Cultural Transplantation: The Writing of Classical Chinese Poetry in Colonial Singapore (1887‒1945)


Classical-style poetry in modern China and other Sinitic-speaking localities is attracting greater attention with the recent upsurge in academic revision of modern Chinese literary history. Using the concept of cultural transplantation, this monograph attempts to illustrate the uniqueness, compatibility, and adaptability of classical Chinese poetry in colonial Singapore as well as its sustained connections with literary tradition and homeland. It demonstrates how the reading of classical Chinese poetry can better our understanding of Singapore’s political, social, and cultural history, deepen knowledge of the transregional relationship between China and Nanyang, and fine-tune, redress, and enrich our perception of Singapore Chinese literature, Sinophone literature, the Chinese diaspora, and global Chinese identity.

Prices from (excl. shipping):

Add to Cart
Lap Lam obtained his Ph.D. in Asian Studies from the University of British Columbia and is now associate professor in the Department of Chinese Studies at the National University of Singapore.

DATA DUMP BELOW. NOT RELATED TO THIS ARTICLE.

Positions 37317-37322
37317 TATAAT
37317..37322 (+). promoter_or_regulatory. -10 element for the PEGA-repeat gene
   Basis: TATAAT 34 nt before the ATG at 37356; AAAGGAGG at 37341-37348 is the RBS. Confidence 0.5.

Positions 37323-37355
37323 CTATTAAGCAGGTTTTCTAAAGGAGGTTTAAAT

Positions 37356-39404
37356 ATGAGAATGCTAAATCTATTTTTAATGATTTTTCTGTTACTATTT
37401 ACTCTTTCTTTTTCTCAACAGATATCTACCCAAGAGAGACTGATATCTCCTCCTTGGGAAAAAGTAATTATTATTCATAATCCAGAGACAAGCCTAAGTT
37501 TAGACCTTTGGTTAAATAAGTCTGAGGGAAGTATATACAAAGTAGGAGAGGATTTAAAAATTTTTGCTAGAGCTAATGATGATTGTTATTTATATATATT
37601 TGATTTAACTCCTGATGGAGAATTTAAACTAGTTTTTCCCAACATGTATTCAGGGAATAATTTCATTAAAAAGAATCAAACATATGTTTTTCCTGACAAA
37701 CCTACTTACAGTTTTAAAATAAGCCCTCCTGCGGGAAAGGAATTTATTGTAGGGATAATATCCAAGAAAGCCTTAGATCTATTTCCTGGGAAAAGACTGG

List of Illustrations
Note on Romanization


1 Founding Fathers: Qing Consul-Poets Zuo Binglong and Huang Zunxian
2 Naming and Local Colour: Qiu Shuyuan and His “Star Island” Poetry
3 Building Cultural Space: Qiu Shuyuan and Singapore’s Literary Community
4 Reinventing the Blue Tower Tradition: Poetry on Prostitution
5 Versifying Religious Belief: Sinitic Buddhism and Buddhist Poets
6 Lyrical Records of Social Mores: Bamboo Branch Verse and Singapore Society
7 The Uprooted Orchid: Lanhua ji Poets in the Occupation Period

Epilogue: What Then?

Selected Bibliography
Scholars, specialists, students, and general readers interested in Chinese studies, classical Chinese poetry, modern Chinese literature, Sinophone study, Singapore history, Singapore Chinese literature, Chinese diaspora, and overseas Chinese study.
  • Collapse
  • Expand